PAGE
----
Discrimination and Harassment

Discrimination and harassment claims often increase in a down economy. Learn the proper techniques for conducing proper workplace harassment investigations, providing sexual harassment training, and more to reduce claims of employment discrimination and preventing sexual harassment in the workplace.

Q. Can I consider safety in deciding whether to hire an applicant or retain an employee with a disability? —G.P., Pennsylvania

When explaining to employees the reasons for a layoff, make sure you don't contradict yourself. That's especially true when the same manager gives an employee different reasons: A jury can take those contradictions and infer discrimination ...

While many employees view a transfer to a different location as a positive career move, others don't see it that way. Some employees may assume discrimination in what your organization thinks of as normal career development ...

When the threat of an employee lawsuit looms, most employers are advised to take a tough stance, fight the charges and never admit guilt. But some attorneys now advocate that an often-overlooked option of simply saying "I'm sorry" in certain situations may actually soothe feelings and even defuse legal action ...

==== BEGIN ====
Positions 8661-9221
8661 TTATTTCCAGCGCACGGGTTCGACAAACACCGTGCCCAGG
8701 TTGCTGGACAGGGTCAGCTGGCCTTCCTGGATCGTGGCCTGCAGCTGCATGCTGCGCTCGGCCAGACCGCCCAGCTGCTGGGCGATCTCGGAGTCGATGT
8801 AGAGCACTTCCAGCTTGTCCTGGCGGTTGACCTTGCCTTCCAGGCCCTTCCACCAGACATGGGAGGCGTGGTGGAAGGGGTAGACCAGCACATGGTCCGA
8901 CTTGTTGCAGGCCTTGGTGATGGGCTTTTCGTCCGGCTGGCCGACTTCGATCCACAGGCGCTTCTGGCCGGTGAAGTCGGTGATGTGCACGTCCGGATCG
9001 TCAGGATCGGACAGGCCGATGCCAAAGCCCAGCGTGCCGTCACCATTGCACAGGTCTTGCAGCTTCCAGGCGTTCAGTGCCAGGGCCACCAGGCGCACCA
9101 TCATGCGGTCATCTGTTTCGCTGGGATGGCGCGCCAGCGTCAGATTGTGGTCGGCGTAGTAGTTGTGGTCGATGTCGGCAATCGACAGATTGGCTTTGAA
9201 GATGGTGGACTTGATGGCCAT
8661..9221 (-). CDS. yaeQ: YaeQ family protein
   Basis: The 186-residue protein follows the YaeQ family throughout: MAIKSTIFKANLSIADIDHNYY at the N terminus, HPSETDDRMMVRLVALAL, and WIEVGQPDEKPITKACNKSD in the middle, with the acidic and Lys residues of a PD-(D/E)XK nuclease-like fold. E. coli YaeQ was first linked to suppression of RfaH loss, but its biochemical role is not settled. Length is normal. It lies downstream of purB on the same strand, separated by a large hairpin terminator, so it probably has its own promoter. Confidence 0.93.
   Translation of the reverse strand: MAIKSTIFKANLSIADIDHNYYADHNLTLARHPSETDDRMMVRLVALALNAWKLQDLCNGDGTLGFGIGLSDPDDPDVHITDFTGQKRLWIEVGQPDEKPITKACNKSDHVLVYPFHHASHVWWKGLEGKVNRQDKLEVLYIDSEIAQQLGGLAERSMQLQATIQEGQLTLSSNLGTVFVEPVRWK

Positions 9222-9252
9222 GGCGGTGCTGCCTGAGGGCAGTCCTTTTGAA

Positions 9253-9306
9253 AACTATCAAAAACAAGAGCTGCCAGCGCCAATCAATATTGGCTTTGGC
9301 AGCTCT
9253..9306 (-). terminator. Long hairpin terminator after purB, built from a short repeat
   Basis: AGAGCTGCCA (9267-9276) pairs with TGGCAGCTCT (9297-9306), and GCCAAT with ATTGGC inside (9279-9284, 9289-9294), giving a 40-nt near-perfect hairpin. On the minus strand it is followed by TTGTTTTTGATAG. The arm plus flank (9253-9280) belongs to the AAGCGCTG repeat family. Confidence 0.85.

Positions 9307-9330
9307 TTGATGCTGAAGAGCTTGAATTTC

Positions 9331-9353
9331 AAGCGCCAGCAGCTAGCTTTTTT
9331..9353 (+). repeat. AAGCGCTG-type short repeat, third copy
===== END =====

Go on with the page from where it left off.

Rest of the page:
Two black employees working in the Nashville plant of Michigan-based USF Holland recently won $350,000 each in a race-discrimination lawsuit ...

It’s been a few years since the U.S. Supreme Court laid down the law on sexual harassment.... Time breeds complacency, and too many organizations have let down their guard. The world’s best policy won’t do you any good collecting dust on a shelf ...

In reversing a lower court’s decision, the New York Supreme Court recently agreed to dismiss a race- and age-discrimination lawsuit filed against New York Westchester Square Medical Center (NYWSMC) ...

HR Law 101: The EEOC has become proactive in protecting workers from a sexually hostile environment. In 2007 alone, the agency recovered from employers nearly $50 million for victims of harassment ...

HR Law 101: When a new hire comes on board, you must determine whether to classify him or her as exempt or nonexempt under the FLSA. The key consideration: Exempt workers aren’t eligible for overtime pay. Rather, they’re paid for the job they do, not the hours they keep ...

HR Law 101: When an eligible employee returns from FMLA leave, the employer must restore him or her to the same position or an equivalent one with equivalent benefits, pay and other terms and conditions of employment. The new position must involve the same or substantially similar duties, responsibilities and authority ...